Case study regions
Professor Tony Brown is a professor of Physical Geography and the head of the Palaeoenvironmental research group at the University of Southampton. His current projects include geoarchaeological studies of deep time (Palaeolithic) at sites in Southern England and East Africa, studies of environmental change in the Classical period in Greece and research into both environmental and human response to climate change in the British Isles during the Bronze and Iron Ages.
Professor Pete Langdon is a professor of Quaternary Science at the University of Southampton. He research concerns reconstructing past climate change from sedimentary archives especially in lake ecosystems and using environmental reconstructions to inform archaeological theory and human-environment relationships.
Dr Tierry Fonville is PDRA on the ‘Celtic Connections and Crannogs’ project at the University of Southampton. He interested in the impacts of late prehistoric communities on the environment. His PhD research was on crannogs, studying their effects on the environment. He is a specialist of lake diatoms.
Dr Andrew Henderson is a lecturer in Physical Geographer at Newcastle University. He works at the interface of chemical, ecological and geological sciences, his research is focused on trying to understand the patterns and mechanisms of climate change by using the ‘natural climate experiments of the past’ archived in lake and ocean sediments.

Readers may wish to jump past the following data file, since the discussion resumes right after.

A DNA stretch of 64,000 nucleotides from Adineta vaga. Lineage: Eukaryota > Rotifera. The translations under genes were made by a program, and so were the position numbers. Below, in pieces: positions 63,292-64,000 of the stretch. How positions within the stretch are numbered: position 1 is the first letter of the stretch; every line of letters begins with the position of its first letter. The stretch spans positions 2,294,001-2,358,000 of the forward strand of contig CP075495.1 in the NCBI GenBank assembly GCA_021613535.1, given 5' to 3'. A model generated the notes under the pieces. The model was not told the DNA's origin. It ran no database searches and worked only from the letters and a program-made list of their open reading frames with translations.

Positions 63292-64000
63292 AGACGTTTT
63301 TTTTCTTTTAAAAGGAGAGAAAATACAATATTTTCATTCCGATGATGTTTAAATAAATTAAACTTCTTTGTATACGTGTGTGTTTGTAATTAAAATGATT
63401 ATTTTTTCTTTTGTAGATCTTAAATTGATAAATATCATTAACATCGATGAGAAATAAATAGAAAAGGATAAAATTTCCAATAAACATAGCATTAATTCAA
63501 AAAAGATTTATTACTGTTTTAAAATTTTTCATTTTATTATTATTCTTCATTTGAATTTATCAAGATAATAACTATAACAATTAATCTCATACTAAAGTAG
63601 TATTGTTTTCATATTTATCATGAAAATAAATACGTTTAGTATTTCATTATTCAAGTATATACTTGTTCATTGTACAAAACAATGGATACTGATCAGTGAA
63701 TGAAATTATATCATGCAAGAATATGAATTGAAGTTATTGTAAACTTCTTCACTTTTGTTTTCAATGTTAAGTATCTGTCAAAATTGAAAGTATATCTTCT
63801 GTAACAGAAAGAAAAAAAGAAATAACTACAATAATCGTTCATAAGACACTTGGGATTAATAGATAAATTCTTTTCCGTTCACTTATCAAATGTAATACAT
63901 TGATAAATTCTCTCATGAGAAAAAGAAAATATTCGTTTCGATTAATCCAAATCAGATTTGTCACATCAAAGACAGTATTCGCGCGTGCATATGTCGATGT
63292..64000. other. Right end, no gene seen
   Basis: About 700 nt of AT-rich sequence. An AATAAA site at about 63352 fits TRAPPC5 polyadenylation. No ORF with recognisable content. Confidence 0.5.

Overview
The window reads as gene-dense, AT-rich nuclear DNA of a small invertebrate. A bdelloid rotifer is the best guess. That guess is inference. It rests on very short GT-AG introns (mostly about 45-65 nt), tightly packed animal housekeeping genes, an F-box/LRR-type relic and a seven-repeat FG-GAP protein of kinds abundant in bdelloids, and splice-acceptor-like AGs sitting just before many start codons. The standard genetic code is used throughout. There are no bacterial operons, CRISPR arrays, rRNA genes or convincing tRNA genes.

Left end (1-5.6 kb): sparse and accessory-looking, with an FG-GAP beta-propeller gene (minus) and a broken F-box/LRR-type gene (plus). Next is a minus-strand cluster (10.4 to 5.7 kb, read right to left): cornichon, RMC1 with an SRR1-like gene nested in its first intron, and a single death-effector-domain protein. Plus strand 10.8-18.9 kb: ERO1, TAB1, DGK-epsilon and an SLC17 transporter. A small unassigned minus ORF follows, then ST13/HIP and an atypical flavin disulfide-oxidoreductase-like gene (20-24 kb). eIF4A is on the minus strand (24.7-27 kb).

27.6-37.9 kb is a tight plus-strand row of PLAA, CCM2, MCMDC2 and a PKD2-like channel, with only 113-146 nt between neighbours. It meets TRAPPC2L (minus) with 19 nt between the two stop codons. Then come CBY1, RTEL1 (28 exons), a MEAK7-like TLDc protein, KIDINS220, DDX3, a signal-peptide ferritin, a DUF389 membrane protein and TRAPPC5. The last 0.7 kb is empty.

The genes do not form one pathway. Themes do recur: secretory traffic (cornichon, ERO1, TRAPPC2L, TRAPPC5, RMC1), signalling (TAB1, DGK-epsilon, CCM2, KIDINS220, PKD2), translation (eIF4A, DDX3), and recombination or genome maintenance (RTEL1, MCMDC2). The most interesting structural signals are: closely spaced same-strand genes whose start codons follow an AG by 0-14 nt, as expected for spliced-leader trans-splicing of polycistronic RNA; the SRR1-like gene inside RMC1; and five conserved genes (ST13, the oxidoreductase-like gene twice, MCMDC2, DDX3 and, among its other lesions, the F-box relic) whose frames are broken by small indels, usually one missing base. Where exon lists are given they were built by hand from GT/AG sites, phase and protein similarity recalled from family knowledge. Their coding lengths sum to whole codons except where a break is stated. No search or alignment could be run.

Dr Helen Mackay is PDRA on the ‘Celtic Connections and Crannogs’ project at Newcastle University. Her research background is focused on reconstructing past environments using palaeoecological and geochemical techniques.
Dr Maarten van Hardenbroek was PDRA on the ‘Celtic Connections and Crannogs’ project at the University of Southampton and is now lecturer in physical geography at the University of Newcastle. He is interested in the effect of changing environmental conditions on lake ecosystems. Most of his research takes place at the interface between modern limnology and palaeolimnology, using stable isotope techniques and assemblage composition of living, subfossil and fossil invertebrates.
Dr Finbar McCormick is a senior lecturer in Archaeology at Queen’s University Belfast. His research is focused on the archaeology of the Early Medieval period, especially in Ireland, especially concerning settlement and economy. He is also a zoo-archaeologist.
Dr Emily Murray is a Research Fellow on the ‘Celtic Connections and Crannogs’ project at Queen’s University Belfast. She is an expert in Early Medieval Ireland and an archaeozoologist.